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ABA warns against 'liking' potential jurors

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Indiana Lawyer Focus

Allen County courts have been instructing juries for the past two or three years to stay away from social media during a trial. Jurors are told not to log on to their accounts to research the case or survey Google maps to look at the crime scene or post anything about the trial on the Internet.

At the end of one court hearing, Allen Superior Judge Frances Gull was told by a juror that she did not touch a computer at all during the trial because she was so scared of violating the instructions.

Gull was pleased. Jurors, she said, should not be messing around with computers during trials.

Recently, the American Bar Association issued similar instructions to lawyers, advising litigators to avoid messing around with social media during trials.

The ABA’s Standing Committee on Ethics and Professional Responsibility issued Formal Opinion 466 in April which says that attorneys should not message a juror or try to gain access to a juror’s private account before or during a court proceeding.

Lawyers applaud the statement from the ABA, saying abuses can easily happen given the extreme popularity of social media like Facebook and Twitter.

“This is an issue that is pertinent to today’s society because so many people participate in social media,” said Indiana Trial Lawyers Association president Mark Ladendorf. “As a result, I think it is something we can’t ignore.”

Ladendorf said the ABA opinion is a good start. He especially likes the document’s language detailing what attorneys should and should not do.

People chronicling their daily lives on social media has become so common place, Evansville attorney Joe Langerak agreed, that lawyers, like anyone else, may post information without thinking about the impact it could have.

Langerak, partner at Rudolph Fine Porter & Johnson LLP, has changed the way he conducts a hearing because of an encounter with a social media misstep.

The incident happened a few years ago during an out-of-town trial. At the start of the final day, the judge called all the attorneys into his chambers and passed around a copy of a Facebook post made by one of the opposing counsel. In the entry, the attorney boasted about his trial work and made comments about some witnesses.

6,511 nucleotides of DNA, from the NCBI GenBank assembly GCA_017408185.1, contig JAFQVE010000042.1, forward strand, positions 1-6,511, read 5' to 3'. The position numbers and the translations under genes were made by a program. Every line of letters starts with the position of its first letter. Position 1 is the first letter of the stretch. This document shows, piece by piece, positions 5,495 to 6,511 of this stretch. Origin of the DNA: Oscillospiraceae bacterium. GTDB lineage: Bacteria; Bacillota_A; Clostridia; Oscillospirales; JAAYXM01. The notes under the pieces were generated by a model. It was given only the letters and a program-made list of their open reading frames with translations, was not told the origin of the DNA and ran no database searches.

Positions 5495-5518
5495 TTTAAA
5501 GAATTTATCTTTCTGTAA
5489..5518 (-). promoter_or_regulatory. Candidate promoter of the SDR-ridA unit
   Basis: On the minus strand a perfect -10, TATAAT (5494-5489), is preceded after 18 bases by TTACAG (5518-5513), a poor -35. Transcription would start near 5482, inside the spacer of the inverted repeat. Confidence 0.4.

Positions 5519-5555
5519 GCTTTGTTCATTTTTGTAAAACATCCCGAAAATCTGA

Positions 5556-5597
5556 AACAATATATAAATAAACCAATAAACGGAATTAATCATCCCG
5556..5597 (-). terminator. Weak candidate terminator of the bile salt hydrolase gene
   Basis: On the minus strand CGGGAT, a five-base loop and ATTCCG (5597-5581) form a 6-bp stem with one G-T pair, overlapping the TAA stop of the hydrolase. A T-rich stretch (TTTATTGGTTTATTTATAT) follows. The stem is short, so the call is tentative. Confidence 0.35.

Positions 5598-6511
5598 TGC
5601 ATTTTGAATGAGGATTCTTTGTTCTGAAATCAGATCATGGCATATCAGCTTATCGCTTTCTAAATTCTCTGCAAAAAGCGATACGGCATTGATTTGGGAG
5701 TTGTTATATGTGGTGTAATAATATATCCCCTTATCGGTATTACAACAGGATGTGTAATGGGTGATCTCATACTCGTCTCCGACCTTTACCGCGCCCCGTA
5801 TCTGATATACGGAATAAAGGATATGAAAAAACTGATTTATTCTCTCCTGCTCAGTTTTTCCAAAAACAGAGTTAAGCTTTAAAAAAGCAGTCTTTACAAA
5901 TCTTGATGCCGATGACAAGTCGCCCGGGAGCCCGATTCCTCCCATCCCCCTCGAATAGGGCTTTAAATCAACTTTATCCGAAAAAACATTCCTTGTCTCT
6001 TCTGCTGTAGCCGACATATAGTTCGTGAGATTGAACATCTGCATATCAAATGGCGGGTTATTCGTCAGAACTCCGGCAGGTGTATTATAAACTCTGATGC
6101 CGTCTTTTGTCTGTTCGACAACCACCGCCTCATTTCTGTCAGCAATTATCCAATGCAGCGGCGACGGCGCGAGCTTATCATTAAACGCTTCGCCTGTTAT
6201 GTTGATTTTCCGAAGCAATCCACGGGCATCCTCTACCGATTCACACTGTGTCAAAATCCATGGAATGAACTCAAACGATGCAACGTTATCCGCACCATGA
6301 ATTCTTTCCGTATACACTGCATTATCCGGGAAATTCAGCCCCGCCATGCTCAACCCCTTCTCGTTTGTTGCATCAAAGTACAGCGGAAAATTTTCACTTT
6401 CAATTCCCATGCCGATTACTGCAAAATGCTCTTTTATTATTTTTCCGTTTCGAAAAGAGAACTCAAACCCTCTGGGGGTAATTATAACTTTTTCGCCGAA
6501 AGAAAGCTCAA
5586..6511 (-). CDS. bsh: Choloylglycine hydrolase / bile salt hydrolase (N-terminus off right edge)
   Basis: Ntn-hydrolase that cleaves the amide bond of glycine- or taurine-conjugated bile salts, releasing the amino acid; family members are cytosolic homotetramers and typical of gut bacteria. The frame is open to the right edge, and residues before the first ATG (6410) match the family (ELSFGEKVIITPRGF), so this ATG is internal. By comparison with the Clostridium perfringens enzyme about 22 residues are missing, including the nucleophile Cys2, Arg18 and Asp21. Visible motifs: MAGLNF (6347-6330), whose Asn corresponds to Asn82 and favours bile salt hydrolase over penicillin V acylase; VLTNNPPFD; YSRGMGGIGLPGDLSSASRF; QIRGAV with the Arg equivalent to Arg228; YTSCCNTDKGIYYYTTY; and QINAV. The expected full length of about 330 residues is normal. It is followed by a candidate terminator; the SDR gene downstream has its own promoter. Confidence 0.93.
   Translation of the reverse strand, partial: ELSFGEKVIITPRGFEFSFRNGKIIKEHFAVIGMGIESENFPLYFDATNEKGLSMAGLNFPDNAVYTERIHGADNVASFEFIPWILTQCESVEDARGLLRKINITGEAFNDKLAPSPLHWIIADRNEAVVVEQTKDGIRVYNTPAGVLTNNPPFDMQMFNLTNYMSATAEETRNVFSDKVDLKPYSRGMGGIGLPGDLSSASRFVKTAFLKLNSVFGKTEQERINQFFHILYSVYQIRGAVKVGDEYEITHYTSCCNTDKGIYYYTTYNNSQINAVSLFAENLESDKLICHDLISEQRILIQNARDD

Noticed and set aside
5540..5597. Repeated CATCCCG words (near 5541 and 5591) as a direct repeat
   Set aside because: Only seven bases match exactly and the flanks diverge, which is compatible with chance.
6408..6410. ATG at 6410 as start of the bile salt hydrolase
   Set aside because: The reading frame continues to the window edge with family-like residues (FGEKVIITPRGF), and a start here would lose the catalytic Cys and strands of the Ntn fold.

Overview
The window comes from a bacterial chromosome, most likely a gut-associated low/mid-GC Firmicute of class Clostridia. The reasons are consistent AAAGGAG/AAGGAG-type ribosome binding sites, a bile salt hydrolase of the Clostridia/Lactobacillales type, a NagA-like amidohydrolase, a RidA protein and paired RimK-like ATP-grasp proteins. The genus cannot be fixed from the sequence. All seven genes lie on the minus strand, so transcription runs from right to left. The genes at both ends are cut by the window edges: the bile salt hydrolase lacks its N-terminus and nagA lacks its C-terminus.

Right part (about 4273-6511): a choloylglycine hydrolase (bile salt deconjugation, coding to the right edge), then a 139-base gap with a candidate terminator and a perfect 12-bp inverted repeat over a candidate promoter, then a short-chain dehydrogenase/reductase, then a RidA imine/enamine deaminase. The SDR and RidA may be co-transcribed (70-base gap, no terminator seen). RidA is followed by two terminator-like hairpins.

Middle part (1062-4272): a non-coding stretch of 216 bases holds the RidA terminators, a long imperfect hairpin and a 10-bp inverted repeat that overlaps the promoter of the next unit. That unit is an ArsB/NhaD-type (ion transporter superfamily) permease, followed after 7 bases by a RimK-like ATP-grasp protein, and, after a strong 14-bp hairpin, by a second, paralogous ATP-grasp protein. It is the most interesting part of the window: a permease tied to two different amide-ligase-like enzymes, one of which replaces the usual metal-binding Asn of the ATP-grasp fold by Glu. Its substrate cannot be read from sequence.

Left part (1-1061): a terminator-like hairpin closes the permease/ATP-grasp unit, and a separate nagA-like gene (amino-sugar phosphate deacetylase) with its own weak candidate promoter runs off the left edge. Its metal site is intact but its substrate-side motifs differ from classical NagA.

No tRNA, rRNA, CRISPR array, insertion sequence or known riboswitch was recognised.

The attorney was very apologetic, but Langerak was so taken aback that he had to walk the halls of the courthouse and think through the situation before deciding what to do.

He does not think the opposing attorney was purposefully trying to influence the jury, but now he takes preventive measures. Whenever he has a case that goes to trial, Langerak has a paralegal monitor social media and asks the court to issue an order regarding the use of social media.

The ABA opinion allows a lawyer to review a juror’s Internet pages and postings that are available in the public domain but it bars the lawyer from trying to communicate with that juror through social media.

Using the analogy of an attorney just driving by a juror’s house, the ABA held an attorney would not be engaging in ex parte contact by searching the Internet to find information about the juror. However, if the attorney contacts the juror online and asks for information that is not public, that is akin to stopping the car and asking to see inside the juror’s house.

Ladendorf’s firm always asks new clients for permission to access their complete social media pages. The attorneys do not want clients posting comments or photos that opposing counsel could use to undermine the plaintiff’s case.

As an example, the personal injury attorney said a client who claims a bad injury should not upload photos of himself or herself doing cartwheels.

Just like juries, Langerak wondered if judges could also be tainted by social media. Social media posts and comments about an expert or a witness could influence a judge to rethink his or her assessment of the testimony.

“It just doesn’t impact juries,” Langerak said of social media. “It has the potential to impact the judicial arm of the court.”

While jurors are being instructed, Gull said she has never had to instruct the attorneys on use of social media. However, she conceded maybe things are happening of which the court was not aware.

Gull, noting how much her children in their 20s engage on social media, believes judges will have to become more proactive as younger attorneys, clients and jurors appear before the courts. The judges will have to get more specific, she said, and explain what is put on the Internet cannot be erased.

Likewise, judges should be very careful about their own use of social media, she said. The bench has to avoid the appearance of impropriety.•